The Eton Choirbook
- Publisher / Year
- DIAMM – London, 2010
Ms 178 - Eton College Library (Eton, United Kingdom)
One of the greatest collections of Latin choir music to survive the English Reformation originated at Eton College between 1490 and 1501. The Eton Choirbook contains 64 compositions on 260 surviving pages, which include nine Magnificats, a Passion, and 54 motets, which were primarily sung in the evening after the prayer to the honor of the Virgin Mary. Pieces from 24 composers are assembled in the cultural artifact, whereby the Englishman John Browne (1453-ca. 1500) is represented most often. Charming initials are distributed throughout the entire manuscript, which gentrify the otherwise unostentatious choir book.
The Eton Choirbook is an important piece of the English choral tradition before the reforms of Henry VIII. Containing 260 of the original 428 pages, it assembles spiritual English vocal music. Nine Magnificats belong among the 64 surviving compositions, which were sung in the liturgy of the hours, as well as a Passion that sets the biblical Passion text to music, and 54 motets, which one can recognize as polyphonic vocal music, which emerged in the 13th century. One sang the motets primarily in the evening after the prayer for the honor of the Virgin Mary. The valuable music manuscript probably originated between 1490 and 1501 in Eton College, which was established through the charity of Henry VI. Decorative initials are spread over the entire manuscript and lend it a splendid character.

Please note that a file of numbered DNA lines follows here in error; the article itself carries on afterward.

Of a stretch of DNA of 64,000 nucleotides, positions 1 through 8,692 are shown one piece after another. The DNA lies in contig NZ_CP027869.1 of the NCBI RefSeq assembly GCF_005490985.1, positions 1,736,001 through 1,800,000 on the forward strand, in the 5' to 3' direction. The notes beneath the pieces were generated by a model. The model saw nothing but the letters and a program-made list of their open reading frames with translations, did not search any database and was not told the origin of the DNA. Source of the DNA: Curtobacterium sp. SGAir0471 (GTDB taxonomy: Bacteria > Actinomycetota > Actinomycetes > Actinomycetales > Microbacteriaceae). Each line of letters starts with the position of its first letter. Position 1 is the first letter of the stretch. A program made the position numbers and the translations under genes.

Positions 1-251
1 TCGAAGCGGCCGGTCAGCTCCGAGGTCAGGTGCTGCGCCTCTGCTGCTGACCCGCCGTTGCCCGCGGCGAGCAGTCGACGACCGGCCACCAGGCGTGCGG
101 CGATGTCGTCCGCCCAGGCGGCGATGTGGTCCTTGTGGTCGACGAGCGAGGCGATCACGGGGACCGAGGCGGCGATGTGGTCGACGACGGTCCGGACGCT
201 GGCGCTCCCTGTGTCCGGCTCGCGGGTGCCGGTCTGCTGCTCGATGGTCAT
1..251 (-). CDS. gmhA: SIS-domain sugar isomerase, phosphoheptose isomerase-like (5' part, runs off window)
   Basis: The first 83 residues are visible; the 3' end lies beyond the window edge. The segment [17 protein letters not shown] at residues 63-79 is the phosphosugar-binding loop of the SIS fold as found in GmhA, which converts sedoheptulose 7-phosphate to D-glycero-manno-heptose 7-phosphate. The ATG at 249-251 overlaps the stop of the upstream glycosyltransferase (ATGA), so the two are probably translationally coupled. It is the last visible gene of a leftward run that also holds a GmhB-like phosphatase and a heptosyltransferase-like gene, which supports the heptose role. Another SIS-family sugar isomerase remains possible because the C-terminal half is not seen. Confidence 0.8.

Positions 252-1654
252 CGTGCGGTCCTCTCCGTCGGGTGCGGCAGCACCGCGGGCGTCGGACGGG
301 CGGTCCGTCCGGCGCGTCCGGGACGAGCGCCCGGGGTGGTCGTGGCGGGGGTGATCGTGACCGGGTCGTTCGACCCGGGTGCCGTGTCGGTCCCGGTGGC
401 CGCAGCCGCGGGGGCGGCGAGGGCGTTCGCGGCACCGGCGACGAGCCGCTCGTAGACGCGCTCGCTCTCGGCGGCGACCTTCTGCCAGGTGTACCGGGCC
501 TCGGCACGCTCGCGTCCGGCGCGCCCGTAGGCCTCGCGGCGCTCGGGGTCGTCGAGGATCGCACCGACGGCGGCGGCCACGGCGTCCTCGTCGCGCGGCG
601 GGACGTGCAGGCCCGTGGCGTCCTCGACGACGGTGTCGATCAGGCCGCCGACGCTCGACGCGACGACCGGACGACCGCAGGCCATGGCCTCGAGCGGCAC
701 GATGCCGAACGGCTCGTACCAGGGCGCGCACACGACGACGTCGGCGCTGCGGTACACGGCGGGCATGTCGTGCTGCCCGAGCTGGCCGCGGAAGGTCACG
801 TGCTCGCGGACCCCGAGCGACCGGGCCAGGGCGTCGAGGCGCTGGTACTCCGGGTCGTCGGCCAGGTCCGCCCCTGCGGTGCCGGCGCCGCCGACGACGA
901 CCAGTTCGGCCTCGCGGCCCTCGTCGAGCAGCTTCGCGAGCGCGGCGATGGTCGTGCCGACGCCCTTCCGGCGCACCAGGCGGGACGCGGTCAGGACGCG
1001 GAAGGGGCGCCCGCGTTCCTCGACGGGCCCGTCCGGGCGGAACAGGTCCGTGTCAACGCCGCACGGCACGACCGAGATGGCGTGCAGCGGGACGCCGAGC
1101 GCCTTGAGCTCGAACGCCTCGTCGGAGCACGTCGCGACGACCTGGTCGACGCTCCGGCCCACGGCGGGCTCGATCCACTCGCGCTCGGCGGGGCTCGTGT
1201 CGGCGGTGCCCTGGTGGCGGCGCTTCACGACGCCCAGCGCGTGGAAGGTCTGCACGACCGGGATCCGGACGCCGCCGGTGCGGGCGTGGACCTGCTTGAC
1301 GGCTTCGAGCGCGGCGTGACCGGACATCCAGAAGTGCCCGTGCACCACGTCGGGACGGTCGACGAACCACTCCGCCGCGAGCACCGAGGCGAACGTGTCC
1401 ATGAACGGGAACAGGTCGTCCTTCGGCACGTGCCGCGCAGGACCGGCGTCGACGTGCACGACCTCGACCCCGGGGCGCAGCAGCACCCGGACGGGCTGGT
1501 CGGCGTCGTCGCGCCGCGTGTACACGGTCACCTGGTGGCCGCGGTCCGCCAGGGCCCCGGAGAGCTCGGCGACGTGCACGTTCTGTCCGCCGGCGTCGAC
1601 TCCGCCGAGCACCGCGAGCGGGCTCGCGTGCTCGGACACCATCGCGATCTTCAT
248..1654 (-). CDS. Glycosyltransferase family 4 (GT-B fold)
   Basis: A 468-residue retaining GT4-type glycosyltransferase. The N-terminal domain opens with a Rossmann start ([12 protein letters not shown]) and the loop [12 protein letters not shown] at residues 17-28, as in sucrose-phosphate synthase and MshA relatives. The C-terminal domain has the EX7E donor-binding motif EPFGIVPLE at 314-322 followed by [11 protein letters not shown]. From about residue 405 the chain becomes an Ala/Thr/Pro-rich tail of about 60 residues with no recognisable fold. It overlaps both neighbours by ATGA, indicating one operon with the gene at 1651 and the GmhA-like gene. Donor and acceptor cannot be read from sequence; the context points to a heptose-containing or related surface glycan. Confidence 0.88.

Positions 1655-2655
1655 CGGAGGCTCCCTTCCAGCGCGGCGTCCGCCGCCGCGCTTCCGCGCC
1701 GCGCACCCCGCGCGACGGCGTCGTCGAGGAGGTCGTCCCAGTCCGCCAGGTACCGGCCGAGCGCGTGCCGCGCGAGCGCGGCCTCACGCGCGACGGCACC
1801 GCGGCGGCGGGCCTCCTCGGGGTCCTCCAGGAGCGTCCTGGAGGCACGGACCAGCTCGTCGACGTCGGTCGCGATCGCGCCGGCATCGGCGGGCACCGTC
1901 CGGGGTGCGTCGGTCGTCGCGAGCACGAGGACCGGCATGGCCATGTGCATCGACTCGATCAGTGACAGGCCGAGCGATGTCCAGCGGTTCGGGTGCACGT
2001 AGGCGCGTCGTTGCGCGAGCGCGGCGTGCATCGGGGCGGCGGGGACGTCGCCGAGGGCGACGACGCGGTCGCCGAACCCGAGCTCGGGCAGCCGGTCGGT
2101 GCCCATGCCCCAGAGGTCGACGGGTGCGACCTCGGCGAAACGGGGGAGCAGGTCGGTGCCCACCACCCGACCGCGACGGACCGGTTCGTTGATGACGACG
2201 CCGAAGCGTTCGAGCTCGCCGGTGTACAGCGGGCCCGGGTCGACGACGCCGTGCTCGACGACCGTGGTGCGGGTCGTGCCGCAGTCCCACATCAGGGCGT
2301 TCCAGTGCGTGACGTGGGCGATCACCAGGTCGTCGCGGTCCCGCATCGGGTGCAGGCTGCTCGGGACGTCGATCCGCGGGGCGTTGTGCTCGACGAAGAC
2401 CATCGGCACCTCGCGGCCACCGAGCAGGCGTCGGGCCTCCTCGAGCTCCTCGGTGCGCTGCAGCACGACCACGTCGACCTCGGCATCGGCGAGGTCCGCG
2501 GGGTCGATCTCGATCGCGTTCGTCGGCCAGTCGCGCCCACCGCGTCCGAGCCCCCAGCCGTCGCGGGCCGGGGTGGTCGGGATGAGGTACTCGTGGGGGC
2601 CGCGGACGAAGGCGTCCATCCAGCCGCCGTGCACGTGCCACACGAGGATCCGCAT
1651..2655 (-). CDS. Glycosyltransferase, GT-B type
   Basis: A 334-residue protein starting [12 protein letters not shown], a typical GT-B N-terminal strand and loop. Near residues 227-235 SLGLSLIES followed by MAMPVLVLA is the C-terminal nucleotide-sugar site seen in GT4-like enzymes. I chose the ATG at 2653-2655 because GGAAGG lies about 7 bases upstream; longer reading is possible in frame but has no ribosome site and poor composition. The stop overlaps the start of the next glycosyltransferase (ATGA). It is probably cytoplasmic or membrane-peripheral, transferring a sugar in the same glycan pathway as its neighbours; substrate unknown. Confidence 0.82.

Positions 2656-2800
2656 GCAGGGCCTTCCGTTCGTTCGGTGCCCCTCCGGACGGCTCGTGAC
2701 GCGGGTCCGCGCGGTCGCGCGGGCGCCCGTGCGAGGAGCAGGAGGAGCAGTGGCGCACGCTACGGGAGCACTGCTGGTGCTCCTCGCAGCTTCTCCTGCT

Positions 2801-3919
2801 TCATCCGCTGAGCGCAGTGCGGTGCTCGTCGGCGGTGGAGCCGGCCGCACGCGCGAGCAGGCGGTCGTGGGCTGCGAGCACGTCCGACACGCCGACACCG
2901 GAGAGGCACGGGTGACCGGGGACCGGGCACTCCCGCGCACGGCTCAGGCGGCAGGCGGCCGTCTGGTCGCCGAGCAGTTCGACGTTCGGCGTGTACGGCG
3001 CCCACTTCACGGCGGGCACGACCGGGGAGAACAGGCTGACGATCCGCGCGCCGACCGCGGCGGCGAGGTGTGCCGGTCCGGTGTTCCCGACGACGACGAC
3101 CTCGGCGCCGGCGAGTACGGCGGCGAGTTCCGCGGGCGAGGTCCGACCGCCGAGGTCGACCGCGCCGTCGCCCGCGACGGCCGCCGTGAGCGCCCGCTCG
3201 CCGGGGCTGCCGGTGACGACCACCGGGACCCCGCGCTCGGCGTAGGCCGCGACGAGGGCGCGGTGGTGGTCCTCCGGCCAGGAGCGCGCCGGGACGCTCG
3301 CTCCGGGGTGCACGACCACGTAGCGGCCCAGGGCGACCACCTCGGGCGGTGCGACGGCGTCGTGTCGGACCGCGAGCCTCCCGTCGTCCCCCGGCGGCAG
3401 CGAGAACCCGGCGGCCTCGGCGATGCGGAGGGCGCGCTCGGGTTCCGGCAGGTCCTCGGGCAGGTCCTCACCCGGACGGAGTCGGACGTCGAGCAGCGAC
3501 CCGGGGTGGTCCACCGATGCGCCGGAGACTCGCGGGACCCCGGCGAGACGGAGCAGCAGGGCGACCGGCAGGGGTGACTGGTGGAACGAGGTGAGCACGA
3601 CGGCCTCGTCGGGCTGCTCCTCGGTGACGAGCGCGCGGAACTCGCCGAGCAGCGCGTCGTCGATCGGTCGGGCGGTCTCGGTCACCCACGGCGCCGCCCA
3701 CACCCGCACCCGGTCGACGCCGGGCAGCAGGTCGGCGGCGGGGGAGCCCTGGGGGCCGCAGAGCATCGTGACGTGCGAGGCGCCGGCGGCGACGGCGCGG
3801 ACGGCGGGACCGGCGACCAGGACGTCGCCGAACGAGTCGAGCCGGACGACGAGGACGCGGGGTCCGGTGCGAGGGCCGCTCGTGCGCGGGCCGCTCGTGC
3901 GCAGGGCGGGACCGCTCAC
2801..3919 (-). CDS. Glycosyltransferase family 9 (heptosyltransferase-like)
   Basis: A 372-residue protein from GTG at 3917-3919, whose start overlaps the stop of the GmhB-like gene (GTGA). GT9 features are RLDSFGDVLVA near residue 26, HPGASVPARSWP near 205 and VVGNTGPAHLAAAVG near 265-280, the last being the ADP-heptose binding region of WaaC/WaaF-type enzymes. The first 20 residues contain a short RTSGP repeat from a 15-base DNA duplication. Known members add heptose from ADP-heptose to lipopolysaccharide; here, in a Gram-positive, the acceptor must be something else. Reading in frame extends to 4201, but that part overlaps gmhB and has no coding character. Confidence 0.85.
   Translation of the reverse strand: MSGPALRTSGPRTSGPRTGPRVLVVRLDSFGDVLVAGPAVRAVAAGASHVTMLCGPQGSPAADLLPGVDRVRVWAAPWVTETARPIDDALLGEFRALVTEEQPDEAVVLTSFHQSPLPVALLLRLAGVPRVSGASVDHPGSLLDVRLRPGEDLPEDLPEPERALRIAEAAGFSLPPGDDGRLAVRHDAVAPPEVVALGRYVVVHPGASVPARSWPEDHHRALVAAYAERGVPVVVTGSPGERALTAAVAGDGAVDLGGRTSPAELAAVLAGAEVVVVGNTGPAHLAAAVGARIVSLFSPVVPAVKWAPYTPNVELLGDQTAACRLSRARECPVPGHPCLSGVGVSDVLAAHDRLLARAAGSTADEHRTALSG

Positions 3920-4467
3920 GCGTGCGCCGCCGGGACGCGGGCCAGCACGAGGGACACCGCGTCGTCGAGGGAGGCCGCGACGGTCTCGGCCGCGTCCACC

The particular importance of the Eton Choirbook is twofold. On the one hand, it is esteemed as a cultural artifact, while on the other hand, it is a source for English polyphonic choir music composed in the 15th and early 16th centuries. It contains the largest collection of Latin choral works to survive the English Reformation, aside from the Lambeth/Arundel Choir Book and the Caius Choir Book. The majority of the compositions can only be found in this manuscript.
With 24 proud names, the list of composers who enter into the Eton Choirbook is extraordinarily long. Many of them stood in close connection with Eton College, and thus Robert Wylkynson (ca. 1450-1515), the choir master of the college beginning in 1500, is also included. The Englishmen John Browne (1453-ca. 1500), whose music is distinguished by its unusually long melodies, is represented with the most pieces. Additional compositions by Gilbert Banastre, William Cornysne, Richard Davy, Robert Fayrfax, Richard Hygons, Walter Lambe, and many more are contained in the first class music manuscript.